Los Muertos Pier
Our Hacienda was located in the Zona Romantica and this beautiful pier was just a short walk down the hill to the beach. The sands are almost white despite how they look in this shot. I liked this area because you could see locals along with tourists enjoying the beaches which are all public. Shouldn’t all beaches be public??? As you approach Puerto Vallarta by air you can see dense jungle and hillsides and suddenly the most beautiful coastline much of which is taken up by resorts.
The view right outside the Hacienda
I love this shot – it takes me straight back to Cairo. Cobbled streets, flags across the street. It was a curious mixture of a wool shop here, a gay nightclub there, beautiful small hotels, street food and exquisite small restaurants. The mixture was tantalizing. When I chose the Hacienda, I noticed it was aimed at the gay community but welcomed straight folks. Even more intriguing… When I researched the area, the guides said it was particularly safe, with a strong police presence. Teddy and I went out to a lovely little restaurant called Casa Naranjo. I think we were the only straight couple there but we were all the same age. My appetite had disappeared and the host went out of his way to cook some mashed potatoes and also some buttered home-made pasta just for me.
Isn’t there always a little yellow dog wherever you visit? There were many in Cairo and Istanbul. This one resided at a restaurant and was well cared for.
Teddy and the cat
…and then there are the cats. This one was not a stray as you can see from her lovely red collar. She looked just like Katniss.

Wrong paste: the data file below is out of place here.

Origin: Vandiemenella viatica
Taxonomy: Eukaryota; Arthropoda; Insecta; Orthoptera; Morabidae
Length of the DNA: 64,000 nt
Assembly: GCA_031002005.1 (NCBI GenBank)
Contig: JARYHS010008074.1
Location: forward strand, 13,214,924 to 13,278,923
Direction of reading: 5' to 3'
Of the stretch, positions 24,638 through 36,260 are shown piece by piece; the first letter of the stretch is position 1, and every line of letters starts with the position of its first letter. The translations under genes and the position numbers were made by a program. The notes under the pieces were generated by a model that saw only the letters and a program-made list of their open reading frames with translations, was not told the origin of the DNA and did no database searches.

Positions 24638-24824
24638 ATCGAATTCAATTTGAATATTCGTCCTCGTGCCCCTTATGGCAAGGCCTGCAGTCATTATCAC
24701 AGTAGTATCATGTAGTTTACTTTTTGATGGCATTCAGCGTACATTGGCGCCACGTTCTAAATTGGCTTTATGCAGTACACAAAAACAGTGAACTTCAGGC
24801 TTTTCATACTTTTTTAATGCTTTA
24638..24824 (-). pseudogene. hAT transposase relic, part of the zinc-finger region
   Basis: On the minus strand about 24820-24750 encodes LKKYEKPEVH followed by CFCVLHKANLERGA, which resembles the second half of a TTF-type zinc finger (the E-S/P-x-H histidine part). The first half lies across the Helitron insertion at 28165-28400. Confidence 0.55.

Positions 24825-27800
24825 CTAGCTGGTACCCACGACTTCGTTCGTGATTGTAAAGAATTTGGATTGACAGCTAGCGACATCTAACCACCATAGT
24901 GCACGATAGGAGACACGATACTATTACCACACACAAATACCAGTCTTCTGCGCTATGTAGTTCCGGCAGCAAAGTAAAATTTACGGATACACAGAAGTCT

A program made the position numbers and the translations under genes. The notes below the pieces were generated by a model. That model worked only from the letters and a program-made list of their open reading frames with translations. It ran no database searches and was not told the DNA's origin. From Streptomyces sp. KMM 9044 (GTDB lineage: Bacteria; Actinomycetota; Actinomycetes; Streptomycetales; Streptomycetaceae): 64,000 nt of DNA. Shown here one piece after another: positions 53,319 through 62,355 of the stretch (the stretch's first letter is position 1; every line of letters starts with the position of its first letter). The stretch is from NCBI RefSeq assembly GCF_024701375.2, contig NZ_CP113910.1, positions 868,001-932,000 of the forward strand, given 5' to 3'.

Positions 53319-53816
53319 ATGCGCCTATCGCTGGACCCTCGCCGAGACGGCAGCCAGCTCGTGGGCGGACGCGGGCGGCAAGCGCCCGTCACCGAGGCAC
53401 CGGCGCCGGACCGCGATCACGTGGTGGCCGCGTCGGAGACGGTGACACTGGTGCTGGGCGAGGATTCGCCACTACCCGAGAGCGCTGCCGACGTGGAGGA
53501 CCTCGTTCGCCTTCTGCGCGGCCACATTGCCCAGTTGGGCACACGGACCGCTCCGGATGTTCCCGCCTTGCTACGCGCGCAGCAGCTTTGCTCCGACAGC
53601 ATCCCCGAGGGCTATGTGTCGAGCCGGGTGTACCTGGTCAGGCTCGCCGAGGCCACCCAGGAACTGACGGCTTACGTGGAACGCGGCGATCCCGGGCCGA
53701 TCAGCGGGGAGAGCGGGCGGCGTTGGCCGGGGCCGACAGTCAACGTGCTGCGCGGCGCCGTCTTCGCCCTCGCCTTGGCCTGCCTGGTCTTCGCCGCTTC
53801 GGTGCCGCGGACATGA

Teddy and Bunny with funny hats
Nacogdoches is the oldest town in Texas and it is unique both because of its antiquity and the 9 flags that have flown over it. They included Spain, France, Mexico and Louisiana amongst others and this is a link to a comprehensive list http://www.pictures-of-historic-nacogdoches.com/023nineflags.html We decided that this would be a great location to celebrate our 33rd wedding anniversary. I know, I know, surely I was a child bride.. The town was utterly fascinating and this beautiful pink building was Sam Houston’s house – now the city hall sitting on the beautiful town square. Everywhere you walked there was yet another historical wall marking – it is remarkable that so many of the old buildings have been maintained and restored. It is situated in the North East of Texas, close to the Louisiana border and in the heart of the Piney Woods. The weather was astonishingly hot but not as humid as the south. I learned something amazing in the Tourist Center. Tejas is not the Spanish name for Texas but the Caddo (local native Americans) word for friend. They were one of the many peaceful tribes that were settled in Texas who greeted the invading Spanish conquistadores with friendship. It makes me so sad to think that their territory was stolen, many were killed by the spread of European diseases and moved around like cattle. I am so lucky, like many Americans, to have a little native blood to carry through the generations, bonding us all together. Nacogdoches is a college town – Stephen F Austin University. We visited the university’s Piney Woods Native Plant Center which was a small arboretum with native plants. We walked along the little stream enchanted by the Ebony Jewel Wing Damselflies who fluttered around us like little fairies with black velvet cloaks. The Ladies had bronze waistcoats and the Lords had emerald green waistcoats. Magical. Click on the link to see photos of these fairies and find out all about the oldest town in Texas. POSTCARD FROM NACOGDOCHES